Parenting Ideals, Meet Toddler

Toddlers will challenge the high ideals of even the most committed of parents.

I roar my daughter’s name and slam on the brakes, hard. The car stops so impressively fast that through my rage I take a moment to appreciate its safety.

In the back seat, my two-year-old pauses for just a moment before resuming the high pitched screeching that has filled the car for the past 45 minutes. I hoist myself over the seat so I can make eye contact despite her rear-facing car seat.

“Stop it,” I say with contemptuous calm.

“I not stop it,” she says without missing a beat. Screeching again fills my ears.

I flop back into the driver’s seat, utterly frustrated. In my parents’ generation, this behavior would have earned a quick slap without a second thought. But like many modern parents, I don’t believe in hitting for discipline, especially for something annoying but not dangerous. My toddler isn’t old enough to be kicked out of the car, another favorite consequence my own parents used.

I could refuse to move the vehicle until she is quiet, but that will do nothing to stop the noise, and it would be more punishment for me than her. My helplessness makes me want to scream alongside my child.

When I was pregnant, I spoke of my parenting ideals: reasoning rather than intimidation; natural consequences for behaviors; mutual respect; and, embracing her individuality. Back then, my child was still a part of me, a natural extension of myself. I had no idea when I spoke my beliefs that they would be tested under a hurricane of willpower and defiance.

I fade the radio to the front of the car and turn it up to full volume to drown out the noise from the backseat. Pulling the car over did little to calm my toddler, but it has given me a moment to replenish my patience. As I continue driving, I am again the parent I want to be.

I am committed to raising a strong girl. I want to teach her that her body is her own, that she can make her own decisions and stand firm within them. While I believe in that mission with every cell in my body, applying it in day-to-day parenting is more challenging than I could ever have imagined.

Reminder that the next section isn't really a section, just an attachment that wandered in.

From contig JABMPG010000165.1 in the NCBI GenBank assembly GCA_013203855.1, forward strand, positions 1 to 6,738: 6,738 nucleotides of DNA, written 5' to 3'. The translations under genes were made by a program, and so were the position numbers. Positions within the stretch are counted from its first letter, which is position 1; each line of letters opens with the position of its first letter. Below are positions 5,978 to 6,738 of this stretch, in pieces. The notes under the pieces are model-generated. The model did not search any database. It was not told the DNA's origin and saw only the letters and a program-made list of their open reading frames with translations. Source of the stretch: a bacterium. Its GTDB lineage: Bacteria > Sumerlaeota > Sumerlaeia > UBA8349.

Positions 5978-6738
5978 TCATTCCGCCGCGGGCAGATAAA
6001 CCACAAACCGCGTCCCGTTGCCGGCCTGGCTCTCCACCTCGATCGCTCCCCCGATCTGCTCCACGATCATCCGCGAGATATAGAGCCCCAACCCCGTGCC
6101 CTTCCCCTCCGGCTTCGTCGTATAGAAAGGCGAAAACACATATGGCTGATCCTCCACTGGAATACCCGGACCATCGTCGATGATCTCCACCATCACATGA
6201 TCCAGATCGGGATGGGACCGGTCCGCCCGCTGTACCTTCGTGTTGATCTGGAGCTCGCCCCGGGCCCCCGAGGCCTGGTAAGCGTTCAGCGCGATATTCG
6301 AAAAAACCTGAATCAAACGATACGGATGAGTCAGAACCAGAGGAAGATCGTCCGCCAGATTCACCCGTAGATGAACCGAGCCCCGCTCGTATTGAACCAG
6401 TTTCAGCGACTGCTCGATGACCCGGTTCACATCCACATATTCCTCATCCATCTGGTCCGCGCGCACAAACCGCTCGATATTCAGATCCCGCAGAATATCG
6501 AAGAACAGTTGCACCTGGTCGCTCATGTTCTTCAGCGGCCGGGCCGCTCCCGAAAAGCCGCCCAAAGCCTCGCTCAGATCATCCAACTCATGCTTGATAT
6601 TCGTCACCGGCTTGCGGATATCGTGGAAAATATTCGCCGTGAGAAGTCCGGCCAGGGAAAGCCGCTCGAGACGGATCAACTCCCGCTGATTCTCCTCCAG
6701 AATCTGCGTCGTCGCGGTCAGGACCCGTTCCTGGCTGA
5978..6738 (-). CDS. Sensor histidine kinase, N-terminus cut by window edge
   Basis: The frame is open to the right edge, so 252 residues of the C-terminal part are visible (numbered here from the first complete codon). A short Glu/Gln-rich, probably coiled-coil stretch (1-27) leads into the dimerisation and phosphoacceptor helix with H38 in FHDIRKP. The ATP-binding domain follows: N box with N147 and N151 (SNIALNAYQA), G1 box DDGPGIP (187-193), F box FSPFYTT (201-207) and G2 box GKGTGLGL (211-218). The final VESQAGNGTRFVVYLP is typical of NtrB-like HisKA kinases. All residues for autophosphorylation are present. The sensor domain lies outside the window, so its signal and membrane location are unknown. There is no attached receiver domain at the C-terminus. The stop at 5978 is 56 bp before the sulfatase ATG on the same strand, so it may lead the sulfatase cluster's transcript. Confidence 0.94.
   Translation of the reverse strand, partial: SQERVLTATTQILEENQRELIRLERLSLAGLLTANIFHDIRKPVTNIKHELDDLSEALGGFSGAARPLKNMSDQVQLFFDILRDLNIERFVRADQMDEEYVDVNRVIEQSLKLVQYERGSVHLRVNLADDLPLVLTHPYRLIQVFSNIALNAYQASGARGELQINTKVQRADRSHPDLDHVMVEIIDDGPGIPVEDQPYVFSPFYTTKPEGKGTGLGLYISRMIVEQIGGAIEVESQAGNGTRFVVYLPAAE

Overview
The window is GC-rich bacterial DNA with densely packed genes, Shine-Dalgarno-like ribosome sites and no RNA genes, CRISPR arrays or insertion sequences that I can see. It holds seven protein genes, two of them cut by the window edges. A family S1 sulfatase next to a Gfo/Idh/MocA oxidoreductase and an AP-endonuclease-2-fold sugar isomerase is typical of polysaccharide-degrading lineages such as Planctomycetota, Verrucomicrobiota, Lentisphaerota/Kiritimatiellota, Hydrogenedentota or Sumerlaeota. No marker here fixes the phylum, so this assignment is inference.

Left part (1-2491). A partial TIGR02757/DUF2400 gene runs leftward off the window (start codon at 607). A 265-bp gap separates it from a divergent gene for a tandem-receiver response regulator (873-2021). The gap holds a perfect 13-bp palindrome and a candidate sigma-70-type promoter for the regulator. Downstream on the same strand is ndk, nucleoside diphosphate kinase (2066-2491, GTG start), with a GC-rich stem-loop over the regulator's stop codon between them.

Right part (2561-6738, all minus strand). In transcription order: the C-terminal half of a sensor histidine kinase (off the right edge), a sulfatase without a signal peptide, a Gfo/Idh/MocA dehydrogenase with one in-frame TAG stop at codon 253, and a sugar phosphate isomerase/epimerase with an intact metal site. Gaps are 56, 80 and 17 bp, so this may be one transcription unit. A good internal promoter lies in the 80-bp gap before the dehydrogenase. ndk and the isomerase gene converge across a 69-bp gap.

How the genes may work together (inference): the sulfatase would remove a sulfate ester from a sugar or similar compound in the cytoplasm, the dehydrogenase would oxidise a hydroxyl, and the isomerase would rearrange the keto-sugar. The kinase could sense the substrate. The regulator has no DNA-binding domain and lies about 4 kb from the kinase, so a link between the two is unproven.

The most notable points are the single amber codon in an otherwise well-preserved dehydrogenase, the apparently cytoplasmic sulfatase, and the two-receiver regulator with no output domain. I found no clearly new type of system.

There’s a reason that this age is known as the terrible twos. Halfway through her second year, my daughter is the perfect storm: a blend of temper tantruming two-year-old and threenager’s relentless attitude. I expected disobedience and boundary testing, normal and healthy parts of a toddler’s development. But I never imagined this stage would be so torturous for me. That sometimes, despite rationalizing my daughter’s behavior, I would want to meet her temper tantrum with one of my own, kicking and screaming and making demands.

Parenting my daughter through toddlerhood is sometimes amazingly rewarding. Her personality is emerging and I see the conversation and friendship that will hopefully fill our lives when she says things like, “I’m really proud of you, Mommy,” or “You’re my best friend.”

Other times, when she blatantly refuses to obey, I seethe. I am committed to raising a strong girl. I want to teach her that her body is her own, that she can make her own decisions and stand firm within them. While I believe in that mission with every cell in my body, applying it in day-to-day parenting is more challenging than I could ever have imagined.

“Get into bed,” I hiss.

“I not get into bed.”

“Get into bed now, or I will count to three.”

Even as I say it I realize that is it an empty threat. I do not want to physically pick up her tiny body, forcing it to do my will. But, she is going to a friend’s house in the morning and I need to be well-rested for work. I refuse to negotiate at 2 a.m.

I shut the bedroom door, despite my daughter’s screams. But instead of leaving her to cry alone, I speak to her as I close my eyes on the hall floor. For now, it is a good compromise. She has the autonomy to do what she wishes, within my parenting constraints. I respect her choice, while also standing by my own.

After a few minutes she calms, and I sneak into my own bed, content in the resolution. We are both doing the best we can, and for now we have made it through the storm. 

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